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Old 21st February 2012, 07:09 PM   #11
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Using Tap Magic I have gotten more than 25,000 holes out of a standard 10-32 tap.

The old books I have suggest lard mixed with kerosine. Tap Magic works much better.

The white water/lube mixture also acts as a coolant to extend bit life at higher cutting speeds. You can get more work done in an hour at the higher speeds but you get fewer pieces per bit.

But whatever works for you should be fine.
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Old 21st February 2012, 09:02 PM   #12
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Turpentine - the real stuff, made from pine sap, not the synthetic imitations - is hard to beat for thread cutting taps and dies. I can still get it at genuine hardware stores (a breed on the edge of extinction) as well as the national "home center" chains, without going to a specialty machine shop supplier.

Ever since an old machinist showed this technique to me decades ago, I have wondered why it works. The best theory I have is that the low viscosity, low surface tension turpentine can get right to the very point of cutting contact, where the heat of deformation vaporizes it and leaves behind a microscopic trace of pine resin. No way to test that theory, but if it's true there are probably other combinations of slick solid materials and suitable solvents that could give the same effect.

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Old 21st February 2012, 11:39 PM   #13
tvrgeek is offline tvrgeek  United States
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The can says "cutting oil." WD 40 is just what the name says "Water Displacement". It is not a lubricant. I also have used soapy water or anything at hand. I don't like really thin fluids that can flash. When tapping, I tend to use a heavier grease.
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Old 21st February 2012, 11:56 PM   #14
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The smell of WD40 gives me a nasty headache.
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Old 22nd February 2012, 12:09 AM   #15
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For tapping I use neat engine oil.

For latheing I use a mixture of water and oil.
Murton-Pike Systems PCBCAD51 pcb design software.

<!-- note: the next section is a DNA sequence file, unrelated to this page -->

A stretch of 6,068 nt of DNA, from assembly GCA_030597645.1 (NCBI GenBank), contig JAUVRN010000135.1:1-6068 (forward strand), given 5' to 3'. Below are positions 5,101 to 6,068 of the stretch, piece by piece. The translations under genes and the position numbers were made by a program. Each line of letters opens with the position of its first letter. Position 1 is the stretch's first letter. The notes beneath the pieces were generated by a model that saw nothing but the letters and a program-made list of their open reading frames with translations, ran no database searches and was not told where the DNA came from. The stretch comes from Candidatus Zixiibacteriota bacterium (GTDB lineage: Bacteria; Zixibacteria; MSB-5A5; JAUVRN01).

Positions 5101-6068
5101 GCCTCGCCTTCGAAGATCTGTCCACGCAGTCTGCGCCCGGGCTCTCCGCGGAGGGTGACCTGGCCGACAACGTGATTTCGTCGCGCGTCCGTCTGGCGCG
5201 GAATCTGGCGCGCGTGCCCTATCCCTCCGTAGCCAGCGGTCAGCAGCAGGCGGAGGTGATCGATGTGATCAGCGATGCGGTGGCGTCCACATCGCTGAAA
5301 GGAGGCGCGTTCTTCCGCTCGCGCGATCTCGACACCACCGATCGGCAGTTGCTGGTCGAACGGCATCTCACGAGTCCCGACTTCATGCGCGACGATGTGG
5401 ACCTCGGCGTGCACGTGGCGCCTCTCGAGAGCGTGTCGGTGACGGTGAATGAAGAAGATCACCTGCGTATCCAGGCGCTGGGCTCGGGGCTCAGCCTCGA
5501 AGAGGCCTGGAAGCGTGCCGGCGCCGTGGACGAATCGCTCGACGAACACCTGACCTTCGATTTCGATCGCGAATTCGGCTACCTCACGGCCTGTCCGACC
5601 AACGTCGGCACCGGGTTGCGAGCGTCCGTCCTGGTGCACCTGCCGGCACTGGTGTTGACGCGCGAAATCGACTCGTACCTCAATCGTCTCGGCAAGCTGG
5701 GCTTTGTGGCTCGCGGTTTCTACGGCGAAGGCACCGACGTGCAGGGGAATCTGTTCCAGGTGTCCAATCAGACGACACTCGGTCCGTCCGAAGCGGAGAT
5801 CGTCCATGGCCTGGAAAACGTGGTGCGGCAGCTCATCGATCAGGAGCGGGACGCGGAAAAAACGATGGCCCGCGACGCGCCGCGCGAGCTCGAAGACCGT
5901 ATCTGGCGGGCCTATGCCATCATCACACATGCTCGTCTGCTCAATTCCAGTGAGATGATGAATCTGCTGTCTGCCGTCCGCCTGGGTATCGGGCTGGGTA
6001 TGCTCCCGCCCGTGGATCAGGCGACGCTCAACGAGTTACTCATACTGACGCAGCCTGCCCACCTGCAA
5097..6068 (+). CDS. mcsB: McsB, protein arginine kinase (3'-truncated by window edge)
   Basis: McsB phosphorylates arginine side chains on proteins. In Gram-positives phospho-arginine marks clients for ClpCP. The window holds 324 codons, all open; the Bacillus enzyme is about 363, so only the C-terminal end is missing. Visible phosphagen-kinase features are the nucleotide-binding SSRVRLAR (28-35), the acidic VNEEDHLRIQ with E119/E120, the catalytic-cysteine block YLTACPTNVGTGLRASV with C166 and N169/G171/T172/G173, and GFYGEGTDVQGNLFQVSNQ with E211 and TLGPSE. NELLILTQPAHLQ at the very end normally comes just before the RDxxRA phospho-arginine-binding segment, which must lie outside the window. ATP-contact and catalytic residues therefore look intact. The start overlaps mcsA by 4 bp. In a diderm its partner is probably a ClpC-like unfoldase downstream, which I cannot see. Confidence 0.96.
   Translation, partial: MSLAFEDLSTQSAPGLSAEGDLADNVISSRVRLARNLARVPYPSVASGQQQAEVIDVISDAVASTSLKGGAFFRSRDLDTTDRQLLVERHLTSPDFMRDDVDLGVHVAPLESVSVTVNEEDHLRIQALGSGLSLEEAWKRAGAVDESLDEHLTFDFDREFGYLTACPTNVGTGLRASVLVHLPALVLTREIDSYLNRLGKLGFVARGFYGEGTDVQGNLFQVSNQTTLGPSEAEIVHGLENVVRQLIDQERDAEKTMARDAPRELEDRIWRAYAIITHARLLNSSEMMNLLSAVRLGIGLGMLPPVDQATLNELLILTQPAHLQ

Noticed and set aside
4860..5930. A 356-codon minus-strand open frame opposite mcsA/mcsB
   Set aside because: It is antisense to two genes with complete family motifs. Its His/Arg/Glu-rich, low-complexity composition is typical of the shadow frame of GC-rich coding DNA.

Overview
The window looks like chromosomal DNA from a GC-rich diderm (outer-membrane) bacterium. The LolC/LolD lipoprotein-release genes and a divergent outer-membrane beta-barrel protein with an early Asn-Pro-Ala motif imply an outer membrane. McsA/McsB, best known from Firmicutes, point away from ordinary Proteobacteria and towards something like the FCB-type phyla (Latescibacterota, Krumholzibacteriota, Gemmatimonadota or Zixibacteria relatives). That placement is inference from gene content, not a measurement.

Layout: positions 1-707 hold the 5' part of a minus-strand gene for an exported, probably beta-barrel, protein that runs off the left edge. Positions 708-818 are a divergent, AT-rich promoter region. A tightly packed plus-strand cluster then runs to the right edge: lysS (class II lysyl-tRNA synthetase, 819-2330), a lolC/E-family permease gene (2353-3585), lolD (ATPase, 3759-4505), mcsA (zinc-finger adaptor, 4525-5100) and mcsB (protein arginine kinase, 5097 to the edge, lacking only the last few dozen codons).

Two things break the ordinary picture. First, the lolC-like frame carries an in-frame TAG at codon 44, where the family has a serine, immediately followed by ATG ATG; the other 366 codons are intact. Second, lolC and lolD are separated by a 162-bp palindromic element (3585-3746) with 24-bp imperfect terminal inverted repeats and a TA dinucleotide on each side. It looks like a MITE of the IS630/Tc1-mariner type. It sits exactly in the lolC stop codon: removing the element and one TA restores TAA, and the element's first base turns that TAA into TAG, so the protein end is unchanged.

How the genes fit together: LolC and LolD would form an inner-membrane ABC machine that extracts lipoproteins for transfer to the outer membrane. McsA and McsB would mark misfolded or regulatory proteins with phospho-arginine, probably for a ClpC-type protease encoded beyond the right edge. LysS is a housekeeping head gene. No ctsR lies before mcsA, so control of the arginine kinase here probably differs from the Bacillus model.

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Old 22nd February 2012, 11:53 AM   #16
marce is offline marce  United Kingdom
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ISO and water mix will work for Ali
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Old 10th November 2014, 02:52 PM   #17
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Originally Posted by TheShaman View Post
Hmm, yeah, I can get that sort of stuff locally and it's not expensive either.

By the way, before going for the coconut oil idea I had a look around and was surprised to see that it's use as cutting fluid is documented in the literature (e.g. here). Other people suggest groundnut oil or even sunflower oil based products.
I'm not sure about the long term effects such residue can have on the metal, though.
This is the best tip I have ever seen on cutting fluid! I've been trying to get Tap Magic Aluminum in France, but to no avail. I will try using the coconut oil. Cheap and non-toxic

Btw, I found this paper also:
Experimental Investigation on the Performance of Coconut oil Based Nano Fluid as Lubricants during Turning of AISI 304 Austenitic Stainless Steel
which states at the end of the paper:
In all the cases, coconut oil with 0.5% Nano Boric acid suspensions showed better performance compared to other Nano fluid in terms of cutting temperatures, tool flank wear and surface roughness.
The Great Saiyaman
Siapa bertelinga hendaklah ia mendengar... (Mat 13:9)
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Old 10th November 2014, 02:56 PM   #18
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I keep the used engine oil from my car in a container and use it as cutting oil.
Just don't touch it with your fingers as it is carcinogenic.
I keep dipping my drill bit in the oil.
Murton-Pike Systems PCBCAD51 pcb design software.
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Old 10th November 2014, 03:11 PM   #19
SY is offline SY  United States
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Rustlick Ultracut Pro, diluted with water 10:1. I think Grainger carries it.

(disclaimer- my company sells that stuff)
"You tell me whar a man gits his corn pone, en I'll tell you what his 'pinions is."
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Old 13th November 2014, 05:10 PM   #20
phase is offline phase  United States
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This stuff;
Aircraft Tool Supply Boelube Paste (4Oz Medium Blue): Industrial Hardware: Industrial & Scientific

The coconut oil sounds like it may be a winner also...
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